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President Harry S. Truman

The Harry S. Truman Scholarship is a federal scholarship granted to U.S. college juniors for demonstrated leadership potential and a commitment to public service. According to the Washington Post, the Truman Scholarship's "sole aim is to pick out people with potential to become leaders—then provide support to help them realize their aspirations." [1]

Congress created the scholarship in 1975 as a living memorial to the 33rd president of the United States. Instead of a statue, the Truman Scholarship is the official federal memorial to its namesake president.

Contents

History

On May 30, 1974, Senator Stuart Symington of Missouri sponsored S.3548,[2] formally titled "A bill to establish the Harry S. Truman Memorial Scholarships." Symington held the same Class 1 Senate seat that Truman had held from 1935-1945 before becoming Vice President. The Senate passed the bill on August 2, and the House followed suit on December 17. Two similar House bills, H.R.15138[3] sponsored by William J. Randall of Missouri and H.R.17481[4] sponsored by James G. O'Hara of Michigan, were set aside in favor of Symington's bill.

The bill was signed by President Gerald Ford and enacted as Public Law 93-642 on January 4, 1975 and entered the as United States Statutes at Large as 88 Stat. 2276-2280, and the United States Code as 20 U.S.C. 2001-2013[5]. It now operates as Program 85.001, governed by 45 CFR 1801[6] as published in the Code of Federal Regulations in the Federal Register.

Governance

The Truman Scholarship is administered by the Harry S. Truman Scholarship Foundation, an independent federal executive branch agency. It is governed by a 13-member Board of Trustees headed by President Madeleine Albright, who says the foundation "serves as a gateway for America's public service leaders" and "does a remarkable job of identifying future change agents." Eight board members are appointed by the U.S. President, including a state governor, a city or county chief executive, a federal judge, a state judge, a representative of higher education, and three members of the public. The remainder of the board comprises two Senators, two Representatives, and the United States Secretary of Education (ex-officio). [7] The Foundation's operations are overseen by full-time Executive Secretary Frederick G. Slabach. Its endowment, which takes the form of a federal trust fund held in the U.S. Department of the Treasury, is $55 million.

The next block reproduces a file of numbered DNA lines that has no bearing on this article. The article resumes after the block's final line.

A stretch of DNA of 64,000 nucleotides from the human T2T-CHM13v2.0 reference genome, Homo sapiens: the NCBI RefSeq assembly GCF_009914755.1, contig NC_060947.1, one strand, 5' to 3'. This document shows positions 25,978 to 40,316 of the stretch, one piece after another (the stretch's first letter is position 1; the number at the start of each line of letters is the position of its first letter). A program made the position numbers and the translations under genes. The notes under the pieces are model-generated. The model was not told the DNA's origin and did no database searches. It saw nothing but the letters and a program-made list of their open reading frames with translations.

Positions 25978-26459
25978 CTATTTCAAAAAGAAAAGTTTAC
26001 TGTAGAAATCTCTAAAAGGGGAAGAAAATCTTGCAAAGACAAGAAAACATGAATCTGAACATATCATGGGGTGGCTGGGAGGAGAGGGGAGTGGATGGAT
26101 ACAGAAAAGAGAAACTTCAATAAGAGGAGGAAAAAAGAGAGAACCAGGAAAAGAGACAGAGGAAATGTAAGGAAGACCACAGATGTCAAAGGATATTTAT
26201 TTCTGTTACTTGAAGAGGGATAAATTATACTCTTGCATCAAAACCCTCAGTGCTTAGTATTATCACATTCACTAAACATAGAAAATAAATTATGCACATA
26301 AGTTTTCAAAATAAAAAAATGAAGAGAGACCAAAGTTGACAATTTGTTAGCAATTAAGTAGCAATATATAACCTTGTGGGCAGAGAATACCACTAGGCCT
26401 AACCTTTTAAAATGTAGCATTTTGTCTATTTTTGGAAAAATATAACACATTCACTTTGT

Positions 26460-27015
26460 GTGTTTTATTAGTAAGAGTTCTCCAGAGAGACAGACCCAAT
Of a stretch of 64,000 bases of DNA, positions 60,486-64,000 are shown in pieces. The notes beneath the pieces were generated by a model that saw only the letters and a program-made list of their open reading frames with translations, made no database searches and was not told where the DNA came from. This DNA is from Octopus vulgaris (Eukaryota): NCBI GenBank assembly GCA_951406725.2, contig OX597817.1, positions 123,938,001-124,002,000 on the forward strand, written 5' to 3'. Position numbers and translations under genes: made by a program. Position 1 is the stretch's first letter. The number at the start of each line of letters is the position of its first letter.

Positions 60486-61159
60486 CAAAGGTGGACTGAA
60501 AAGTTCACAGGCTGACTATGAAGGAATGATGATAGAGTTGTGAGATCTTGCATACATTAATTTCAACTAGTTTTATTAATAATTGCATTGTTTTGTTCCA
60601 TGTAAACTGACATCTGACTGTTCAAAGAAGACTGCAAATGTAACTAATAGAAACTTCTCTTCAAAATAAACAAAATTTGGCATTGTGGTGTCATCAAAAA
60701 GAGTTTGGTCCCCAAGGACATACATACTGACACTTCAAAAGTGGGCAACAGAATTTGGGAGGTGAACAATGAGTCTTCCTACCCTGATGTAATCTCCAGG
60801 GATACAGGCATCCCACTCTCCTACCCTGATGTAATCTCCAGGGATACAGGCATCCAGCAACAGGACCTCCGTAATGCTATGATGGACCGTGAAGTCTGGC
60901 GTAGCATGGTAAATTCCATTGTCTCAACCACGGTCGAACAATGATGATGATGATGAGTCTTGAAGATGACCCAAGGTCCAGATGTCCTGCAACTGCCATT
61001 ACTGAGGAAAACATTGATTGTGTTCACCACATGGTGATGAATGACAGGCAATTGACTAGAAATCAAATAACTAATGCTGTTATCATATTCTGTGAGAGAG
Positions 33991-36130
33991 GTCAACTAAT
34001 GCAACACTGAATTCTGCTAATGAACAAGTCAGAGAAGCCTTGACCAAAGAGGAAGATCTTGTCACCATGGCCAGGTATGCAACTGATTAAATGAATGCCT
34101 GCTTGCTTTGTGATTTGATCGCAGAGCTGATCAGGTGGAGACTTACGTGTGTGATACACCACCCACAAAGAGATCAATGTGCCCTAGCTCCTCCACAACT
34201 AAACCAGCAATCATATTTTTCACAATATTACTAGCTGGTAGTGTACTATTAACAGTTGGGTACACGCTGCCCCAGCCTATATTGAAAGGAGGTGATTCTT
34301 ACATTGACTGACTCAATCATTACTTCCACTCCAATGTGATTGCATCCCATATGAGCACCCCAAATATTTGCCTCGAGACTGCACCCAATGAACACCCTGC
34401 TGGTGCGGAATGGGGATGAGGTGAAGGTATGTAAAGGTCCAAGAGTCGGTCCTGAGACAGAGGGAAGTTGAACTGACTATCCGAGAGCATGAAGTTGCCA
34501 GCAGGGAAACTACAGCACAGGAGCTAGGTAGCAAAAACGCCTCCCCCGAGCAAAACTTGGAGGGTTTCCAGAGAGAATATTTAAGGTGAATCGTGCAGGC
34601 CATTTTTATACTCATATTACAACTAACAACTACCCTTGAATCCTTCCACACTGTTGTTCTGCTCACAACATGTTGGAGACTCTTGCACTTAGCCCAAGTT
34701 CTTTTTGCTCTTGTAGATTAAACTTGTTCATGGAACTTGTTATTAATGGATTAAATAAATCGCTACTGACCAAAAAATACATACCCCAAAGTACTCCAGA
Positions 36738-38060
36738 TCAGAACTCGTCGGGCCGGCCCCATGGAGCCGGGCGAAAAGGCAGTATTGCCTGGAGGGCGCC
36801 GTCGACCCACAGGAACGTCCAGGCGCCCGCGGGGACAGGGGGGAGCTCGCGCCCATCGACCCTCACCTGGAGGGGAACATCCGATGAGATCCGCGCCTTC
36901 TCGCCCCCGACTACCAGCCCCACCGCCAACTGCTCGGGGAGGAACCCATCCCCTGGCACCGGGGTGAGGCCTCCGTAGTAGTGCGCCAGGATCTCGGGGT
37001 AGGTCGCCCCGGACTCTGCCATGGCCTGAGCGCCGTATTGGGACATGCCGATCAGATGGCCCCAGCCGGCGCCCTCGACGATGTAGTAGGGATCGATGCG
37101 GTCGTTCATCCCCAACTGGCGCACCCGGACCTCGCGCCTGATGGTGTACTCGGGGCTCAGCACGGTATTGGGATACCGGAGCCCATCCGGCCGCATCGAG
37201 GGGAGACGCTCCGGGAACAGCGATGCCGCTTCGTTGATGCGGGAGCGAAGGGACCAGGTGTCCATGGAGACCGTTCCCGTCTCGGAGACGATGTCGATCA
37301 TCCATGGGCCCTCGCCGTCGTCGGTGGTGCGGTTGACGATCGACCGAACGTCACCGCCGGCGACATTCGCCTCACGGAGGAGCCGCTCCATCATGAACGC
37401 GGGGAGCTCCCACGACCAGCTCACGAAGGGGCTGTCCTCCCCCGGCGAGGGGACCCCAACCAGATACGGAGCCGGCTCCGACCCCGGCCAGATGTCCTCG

Qualifications

The scholarship is awarded to approximately 60-65 U.S. college juniors each year on the basis of four criteria [8]: service on campus and in the community, commitment to a career in public service (government, uniformed services, research, education, or public interest/advocacy organizations), communication ability and aptitude to be a "change agent," and academic talent that would assure acceptance to a first-rate graduate school. More broadly, Truman Scholars possess intellect, leadership skills, and passion that would make them a likely force for the public good in any field. [9]

Application process

Candidates are selected after completing a written application and a finalist interview. Roughly six hundred to seven hundred students are nominated by their college or university and up to 60 are selected.[10] Schools can nominate up to four students as well as up to three transfer students. No particular career, service interest, or policy field is preferred during the process. Each year, the Truman Scholarship is awarded to one or two students from institutions that have never had a Truman Scholar.[11]

Benefits

Scholars currently receive an award of $30,000 going toward up to three years of graduate education leading to a career in the public service.[12] Winners also benefit from a network of other scholars through the Truman Scholars Association and lasting friendship, which is encouraged by the Truman Scholars Leadership Week at William Jewell College in Liberty, Missouri, and the Truman Library in Independence, Missouri, during which newly minted scholars collaborate on policy projects. Following their senior year, more than half of scholars accept a 10-week Summer Institute internship in Washington, D.C., which features additional professional development training. Of this group, a small number continue federal agency internships for a full year as part of the Truman Albright Fellows program.

Certain graduate and professional schools give some degree of priority and funding to applicants who are Truman Scholars. Truman Scholars are exempt from taking the written section of the U.S. Foreign Service Exam.

Notable Truman Scholars

See also: Truman Scholars category
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References

External links


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